If you have an interest in finding out more about coaching, please contact me at vanleitconsulting@gmail.com.

 

 

 

Humility Inside Out

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What does it take for us to look deep within?

One way I’ve discovered is to ask these questions.  What do you think you have to own in order to be OK?  What do you think you need to look like to others for you to feel OK about yourself? What do you consider most valuable in life?

Sometimes it takes a face to face contact with another person’s reality to help answer those questions.  I recently joined my husband in delivering meals to vulnerable seniors, many of whom are in their eighties and nineties.

Frankly, I was shocked by the poor living conditions, repelled by the unwashed stench, the forgotten trash and dirty clothing, the over-all neglect in evidence around some.  Yet each one at some point in their lives contributed to our world in some way.  Perhaps it was through parenting, a career, being a volunteer, or just being a friendly neighbor.

After contemplating all this, I was deeply struck by the utter and complete dependence on others that their generally enfeebled condition required.  Each one of us will probably face that same level of dependence at some point in our life.

One of the most important – perhaps the most important — leadership characteristic one can learn is that each one of us is dependent on others.  We live in an inter-dependent world, especially in the workplace.  Taking that realization deep inside is critical to our growth as people and as leaders.  Living this insight will have longstanding personal benefits.  Taking that same realization of interdependence to your job as a humble leader serving others benefits your entire organization.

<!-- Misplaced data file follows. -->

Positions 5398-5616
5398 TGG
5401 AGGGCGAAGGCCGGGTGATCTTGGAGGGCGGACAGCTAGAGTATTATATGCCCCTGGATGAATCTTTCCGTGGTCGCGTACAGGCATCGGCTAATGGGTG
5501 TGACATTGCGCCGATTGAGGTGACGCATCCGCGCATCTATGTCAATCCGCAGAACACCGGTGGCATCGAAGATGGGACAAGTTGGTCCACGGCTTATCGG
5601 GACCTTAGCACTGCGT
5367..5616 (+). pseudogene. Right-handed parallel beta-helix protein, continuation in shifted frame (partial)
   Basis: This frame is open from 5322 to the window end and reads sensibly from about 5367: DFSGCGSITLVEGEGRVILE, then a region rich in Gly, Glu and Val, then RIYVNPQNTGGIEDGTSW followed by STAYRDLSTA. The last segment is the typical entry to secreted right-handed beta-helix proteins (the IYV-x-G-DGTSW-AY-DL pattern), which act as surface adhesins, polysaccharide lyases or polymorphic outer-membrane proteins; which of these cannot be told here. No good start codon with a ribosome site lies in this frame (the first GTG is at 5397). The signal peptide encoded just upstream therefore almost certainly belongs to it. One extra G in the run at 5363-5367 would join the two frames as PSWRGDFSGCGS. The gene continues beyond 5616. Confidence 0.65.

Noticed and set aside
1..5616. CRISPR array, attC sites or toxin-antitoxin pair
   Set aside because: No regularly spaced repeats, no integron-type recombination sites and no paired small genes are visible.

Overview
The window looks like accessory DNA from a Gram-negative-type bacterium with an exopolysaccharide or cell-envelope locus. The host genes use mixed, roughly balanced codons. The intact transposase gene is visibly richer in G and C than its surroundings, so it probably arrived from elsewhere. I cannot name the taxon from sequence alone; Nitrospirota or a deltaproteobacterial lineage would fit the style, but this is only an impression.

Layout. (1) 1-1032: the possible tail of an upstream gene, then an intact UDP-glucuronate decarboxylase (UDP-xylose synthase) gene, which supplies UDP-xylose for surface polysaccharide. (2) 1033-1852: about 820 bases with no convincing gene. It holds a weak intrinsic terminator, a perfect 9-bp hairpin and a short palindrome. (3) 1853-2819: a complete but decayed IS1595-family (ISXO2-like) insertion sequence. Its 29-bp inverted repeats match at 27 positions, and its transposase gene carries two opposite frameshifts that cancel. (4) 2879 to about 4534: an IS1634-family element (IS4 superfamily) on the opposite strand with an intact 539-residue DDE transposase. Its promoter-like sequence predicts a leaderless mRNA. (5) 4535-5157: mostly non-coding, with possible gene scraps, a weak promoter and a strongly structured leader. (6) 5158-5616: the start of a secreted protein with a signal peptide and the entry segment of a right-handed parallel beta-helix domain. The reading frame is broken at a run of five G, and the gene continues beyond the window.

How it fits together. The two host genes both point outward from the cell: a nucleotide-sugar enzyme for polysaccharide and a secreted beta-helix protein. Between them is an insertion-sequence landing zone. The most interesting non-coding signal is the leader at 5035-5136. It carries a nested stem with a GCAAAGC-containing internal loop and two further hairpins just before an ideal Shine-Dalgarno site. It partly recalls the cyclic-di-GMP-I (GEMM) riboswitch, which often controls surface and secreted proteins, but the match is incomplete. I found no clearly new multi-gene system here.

Choose Joy!

Have you experienced a time in your career when going to work was painful?  Are you in the midst of rapid change, or missional ambiguity, or feel like you have entered the “land of unknown?”  If you haven’t been to these places, your employees may have — maybe even right now!  So what can you do to change these painful trajectories?

Positive change – of course – begins with leadership.  Leaders are the only ones who can calm the fears of the workforce.  As a leader, you can learn to cultivate opportunities for yourself and others to exercise positive personal choice.  We all have the capacity to choose.

So why not CHOOSE JOY!  Here are a few of my own tips:

  1. Remember, the workplace does not exist to serve you, but rather is an opportunity to look outward and serve others. Of course, we work to survive and provide for our families, but there has to be more.  My source of strength is my faith in Christ and remaining true to the values that I hold as sacred.  If my focus is on a bigger paycheck and fancier title so I can buy more “stuff,” I quickly transmogrify into a negative, self-centered person. I end up only interested in my “stuff.”   So what do I do when get a bit bored or don’t find my work interesting?